On her way to work, Vélina Élysée Charlier said, she frequently sees dead bodies lying on the streets of Port-Au-Prince, the capital of Haiti. It’s the result of fights between violent gangs that control large swaths of the city.
“Gang violence has become our day-to-day,” she said. “You plan your day knowing that it may be the last time that you are able to go out, and knowing that you may not come back home alive. It's that bad.”
Charlier, an anti-corruption activist in Haiti, said she’s particularly concerned about her four young daughters amid a rise in kidnappings — especially of girls and women.
The overall situation in Haiti has been deteriorating for many years, but things have rapidly declined since the assassination of President Jovenel Moïse in 2021.
Armed groups are said to control much of the capital; close to 3,000 Haitians have been killed by gang violence this year alone; hundreds of women and children have been kidnapped; and a third of the population is living on $2 a day or less, according to the World Bank.
The country’s fragile government requested international military assistance nearly a year ago. After that desperate appeal, Kenya, an African country with a history of sending peacekeepers to troubled areas, volunteered to lead a multinational effort to help Haiti combat the violent gangs.
On Monday, the United Nations Security Council approved a one-year deployment of such forces. It marks the first time in nearly two decades that a force would be deployed to Haiti.
"This mission comes at the request of the Haitian government and Haitian civil society to address the insecurity and dire humanitarian crisis the country has faced for far too long," said Jeffrey DeLaurentis, the US deputy ambassador to the United Nations.
Responding to the news, Haiti’s Foreign Minister Jean Victor Geneus said “it is a glimmer of hope for this country.”
Kenya said it will send 1,000 police officers — pending parliamentary approval. Haiti's Caribbean neighbors, Jamaica and the Bahamas, have also offered to deploy troops, and the United States committed $100 million in logistical support.
Renata Segura, from the International Crisis Group, said the success of the mission is by no means guaranteed because there will be some important logistical challenges.
"Gang members are not uniformed, and are living in the same areas as civilians, one next to each other, so it will be difficult for the troops to identify them.”
And, Port-Au-Prince lacks good urban planning and is full of difficult terrain, she said. Another challenge could be the language barrier, as the troops would mostly come from English-speaking countries.
But at this point, Segura said, there is no better option: “An international intervention is certainly the only way in which the spiral of violence in Haiti is going to stop.”
Haiti has a complicated history of international interventions. The last time that the UN was present in the country, there was a scandal over sexual misconduct. Also, the peacekeeping mission introduced cholera by mistake into Haiti's water source in 2010. The outbreak killed thousands of Haitians.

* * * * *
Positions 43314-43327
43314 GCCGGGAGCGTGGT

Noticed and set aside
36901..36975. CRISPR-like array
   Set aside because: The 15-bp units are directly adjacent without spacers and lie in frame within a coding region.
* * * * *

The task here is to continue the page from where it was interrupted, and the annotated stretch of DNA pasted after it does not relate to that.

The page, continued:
"We have been seeing interventions in Haiti since 1994. Obviously, this is not working,” Charlier said. “What we have seen in the past is that whenever the mission leaves, the insecurity becomes worse than it was before.”
The fact that there is no one single elected official left in Haiti might be an added challenge for this mission, according to Juan Gabriel Valdés, ambassador of Chile to the United States who participated in the United Nations Stabilization Mission in Haiti (MINUSTAH) back in the 2000s.
"These gangs have nothing to do with the gangs MINUSTAH faced at that time. These gangs are much more violent. They are much [more] well-armed and they are much more brutal. Therefore, if you need to confront them, you will have to be tough,” he said. “And for that, you need a Haitian legitimate government that will authorize the use of force by foreign troops in the field.”
He said that there needs to be progress both on the military and the political sides.
William O’Neill, an independent consultant on Human Rights with the United Nations who traveled recently to Haiti, said the intervention is urgent.
"I think it's one of these really tough situations where we decide, ‘I have to live first,’ and then, we'll sort out the politics,” he said. “The people are so endangered and terrorized that something needs to happen as soon as possible.”
Todd Robinson, the US assistant secretary of narcotics and law enforcement affairs, was optimistic in a recent conversation at the Wilson Center in Washington, DC.
“The United States is committed to making this mission a success,” he said. “The Kenyans have stepped up to lead this thing, but we would expect other countries to step up, either in-kind, with equipment or financially.”
He said they will provide intelligence support that specializes in criminal networks, and with that, the mission has the potential to be a successful first step to bringing peace to Haiti.
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